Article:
Beginnings and Endings

The big concept in therapy is how do we do endings? How do we say to an individual or a family with whom we have been working, “You’re done”?

Our work is about completion, satisfaction, and separation.

At the inception we have to accept that the work will be done, so we decide our work together is done on the day we decide to start.

In the same way, we might ask, “When are we done with parenting our kids?’ We experience completion on the day they make a decision that we have no say in. Their decision is often marked by some ritual – getting married, moving out of the family home, or graduating from university. It is a psychological event when we suddenly realize our children can manage their own lives, though we might observe their decision-making and perhaps think, “I wouldn’t do it that way but it’s okay that they’re doing it the way they want to.”

Some programs don’t actually think about separation – they think about establishing the relationship, and that comes naturally because we are meeting someone we haven’t met before, and we spend time with them because they come to see us. But how do we do the final part of the therapy, and what does that amount to?

I think we have to do the ending part when we meet the person because what we inform our self with at that point in time is that their life belongs to them. We never actually take over their life in a way that we are going to be accountable and responsible for what they do.

For instance, when we introduce young people to work experience at the start of their vocational process, we want them to have the experience of separation as well as the experience of connecting. If a particular placement doesn’t work for them, it’s just as important as if it was successful because they have had the experience of being there and doing both connecting and separating.

We are an integrated brain system

The body is connected to itself.  And although all of the cells that make up our body are distinct from each other, when our consciousness comes into play, all of the parts cooperate.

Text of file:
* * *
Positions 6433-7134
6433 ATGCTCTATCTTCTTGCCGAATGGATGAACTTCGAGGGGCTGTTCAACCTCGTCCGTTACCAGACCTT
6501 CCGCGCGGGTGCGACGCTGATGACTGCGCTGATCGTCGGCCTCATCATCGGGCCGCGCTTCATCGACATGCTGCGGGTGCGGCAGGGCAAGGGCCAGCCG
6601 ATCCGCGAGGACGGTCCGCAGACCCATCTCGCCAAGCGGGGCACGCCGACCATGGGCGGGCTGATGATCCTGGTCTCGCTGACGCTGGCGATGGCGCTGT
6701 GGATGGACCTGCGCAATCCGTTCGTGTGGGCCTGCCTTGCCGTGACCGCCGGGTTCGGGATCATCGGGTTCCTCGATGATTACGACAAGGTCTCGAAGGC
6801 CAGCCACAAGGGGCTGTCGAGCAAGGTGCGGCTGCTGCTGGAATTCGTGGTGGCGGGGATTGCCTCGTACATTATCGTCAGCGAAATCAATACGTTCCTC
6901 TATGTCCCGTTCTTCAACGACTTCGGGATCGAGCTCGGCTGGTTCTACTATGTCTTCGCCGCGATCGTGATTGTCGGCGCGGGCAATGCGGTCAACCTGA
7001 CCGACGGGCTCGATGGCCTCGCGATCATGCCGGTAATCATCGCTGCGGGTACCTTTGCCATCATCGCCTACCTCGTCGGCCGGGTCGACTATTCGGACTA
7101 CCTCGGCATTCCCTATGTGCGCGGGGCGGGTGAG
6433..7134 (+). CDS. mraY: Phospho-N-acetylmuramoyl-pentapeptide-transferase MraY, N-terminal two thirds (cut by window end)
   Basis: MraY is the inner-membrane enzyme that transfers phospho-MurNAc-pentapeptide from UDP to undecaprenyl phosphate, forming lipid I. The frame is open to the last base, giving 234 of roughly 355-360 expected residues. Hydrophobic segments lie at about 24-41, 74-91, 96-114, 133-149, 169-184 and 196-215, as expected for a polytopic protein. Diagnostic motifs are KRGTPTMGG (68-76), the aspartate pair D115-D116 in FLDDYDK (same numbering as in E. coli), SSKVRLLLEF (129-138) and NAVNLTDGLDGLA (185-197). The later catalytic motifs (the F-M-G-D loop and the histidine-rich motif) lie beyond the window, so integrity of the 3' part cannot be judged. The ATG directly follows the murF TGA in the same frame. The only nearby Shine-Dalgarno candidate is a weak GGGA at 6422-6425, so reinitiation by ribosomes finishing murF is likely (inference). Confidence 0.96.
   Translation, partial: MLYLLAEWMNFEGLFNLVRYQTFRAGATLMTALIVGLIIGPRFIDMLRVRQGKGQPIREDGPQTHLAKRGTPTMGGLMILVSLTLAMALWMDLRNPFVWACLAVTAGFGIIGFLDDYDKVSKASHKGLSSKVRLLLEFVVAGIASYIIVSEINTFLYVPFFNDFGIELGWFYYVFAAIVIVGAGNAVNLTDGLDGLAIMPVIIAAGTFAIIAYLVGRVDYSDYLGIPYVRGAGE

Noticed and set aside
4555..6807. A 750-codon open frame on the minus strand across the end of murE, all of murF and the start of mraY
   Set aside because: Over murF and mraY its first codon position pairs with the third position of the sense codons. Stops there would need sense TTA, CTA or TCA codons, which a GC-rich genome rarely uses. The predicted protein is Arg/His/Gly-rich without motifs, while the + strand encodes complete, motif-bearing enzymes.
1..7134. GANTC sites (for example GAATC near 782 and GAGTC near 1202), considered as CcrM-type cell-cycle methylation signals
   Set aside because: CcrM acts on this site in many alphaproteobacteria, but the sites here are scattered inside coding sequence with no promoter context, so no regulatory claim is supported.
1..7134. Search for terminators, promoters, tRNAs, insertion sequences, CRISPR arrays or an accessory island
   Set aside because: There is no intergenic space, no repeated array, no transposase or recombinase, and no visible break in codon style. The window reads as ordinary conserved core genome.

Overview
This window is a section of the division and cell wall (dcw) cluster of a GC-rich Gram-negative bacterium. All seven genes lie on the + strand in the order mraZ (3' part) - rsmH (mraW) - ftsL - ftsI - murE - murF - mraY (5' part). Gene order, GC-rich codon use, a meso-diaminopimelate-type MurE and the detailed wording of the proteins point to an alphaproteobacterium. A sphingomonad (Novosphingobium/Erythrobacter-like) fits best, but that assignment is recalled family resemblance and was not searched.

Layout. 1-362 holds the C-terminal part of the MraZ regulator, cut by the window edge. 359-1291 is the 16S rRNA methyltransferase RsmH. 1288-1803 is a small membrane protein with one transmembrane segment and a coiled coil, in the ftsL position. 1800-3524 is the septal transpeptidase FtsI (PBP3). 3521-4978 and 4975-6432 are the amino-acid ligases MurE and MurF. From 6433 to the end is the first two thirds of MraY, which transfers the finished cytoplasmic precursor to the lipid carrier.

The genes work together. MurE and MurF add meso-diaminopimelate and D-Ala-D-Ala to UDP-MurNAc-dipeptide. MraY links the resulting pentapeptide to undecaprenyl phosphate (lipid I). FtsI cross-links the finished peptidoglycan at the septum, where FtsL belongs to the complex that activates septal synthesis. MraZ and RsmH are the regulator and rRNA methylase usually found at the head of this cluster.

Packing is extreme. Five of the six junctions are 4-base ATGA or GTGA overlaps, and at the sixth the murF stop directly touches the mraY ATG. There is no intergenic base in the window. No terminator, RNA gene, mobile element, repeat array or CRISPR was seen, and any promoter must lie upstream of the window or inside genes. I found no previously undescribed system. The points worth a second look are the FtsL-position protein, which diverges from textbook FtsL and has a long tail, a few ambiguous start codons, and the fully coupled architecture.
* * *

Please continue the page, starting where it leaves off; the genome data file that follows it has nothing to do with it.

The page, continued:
This gives rise to another way to think about the brain. On a micro scale, all of the body’s cells, all of its parts, are interconnected. The big toe is actually part of the brain. The toe supports our balance, which allows mobility, and in this way the big toe allows our brain to get around.

Every one of our body’s structures serve the brain in one way or another.

Stepping out from this, we are group animals, each with an individual brain, which in attachment mode serves to support other individual brains.

On a macro scale, when we step further out we can view our  society as an integrated brain system.


Reality is an Agreement

Claudius Ptolemy, an astronomer who lived in Rome about 100 AD asserted that the sun orbited the earth. It was logical to presume the sun was orbiting the earth, since the sun seemed to arrive in the morning and leave at night, return the next day and leave that night.

Many centuries after Ptolemy’s model was formulated, Polish mathematician and astronomer, Nicolaus Copernicus revealed a different way of seeing things, a different way of perceiving consciousness.

In 1543 he introduced the idea that the sun was the centre of the solar system. At the time Copernicus’ sun-centred theory was considered radical thought that went unproven until science eventually had the tools to confirm his reality.

Although centuries ago it was commonplace to hold the belief that the sun orbited the earth, no one asserts that old reality now.

The story of the shift from the belief of an earth-centred to sun-centred universe is an example of the summation over time of our experiences. Even culturally, when we accept new and contradictory information, the old reality or program of thought is pruned away.

Summing Human Experience

The possibility of the brain appears limitless.

In actual fact, the structure of our brain depends on summation of the brain’s information.

In the same way that our individual brains sum up, the enormous mass of information makes it necessary to sum up human experience as well.

Because we have so many different experiences, the information that is summed differs widely across different groups, which creates cultures.

When the information is summed and edited in a group, it reinforces the culture, and enables individual and collective brains to retain evolutionary knowledge to survive adversity from wars, clashes, poverty, and famine.

Reality is an agreement. It is what people say it is.

Although we may think our particular group’s consensus is reality, this belief contributes to the silly argument that one culture has more validity than another.


Brain/Mind Interface

Two very distinctive kinds of thought originate in the brain. The brain organ itself produces automatic thought. Flexible thought occurs via the plasticity of the mind. Paradoxically, the organ stays the same, and changes at the same time.

The brain as an organ is fixed in its capacity. Consequently throughout our lives the brain prunes or changes its content and removes memories and other forms of information that are stored in the organ, and it allows new information to enter, through its characteristic of plasticity.

Since there is only so much room within the organ, the brain summarizes our memories and other information, over time, and organizes itself in order to have the capacity to receive more information.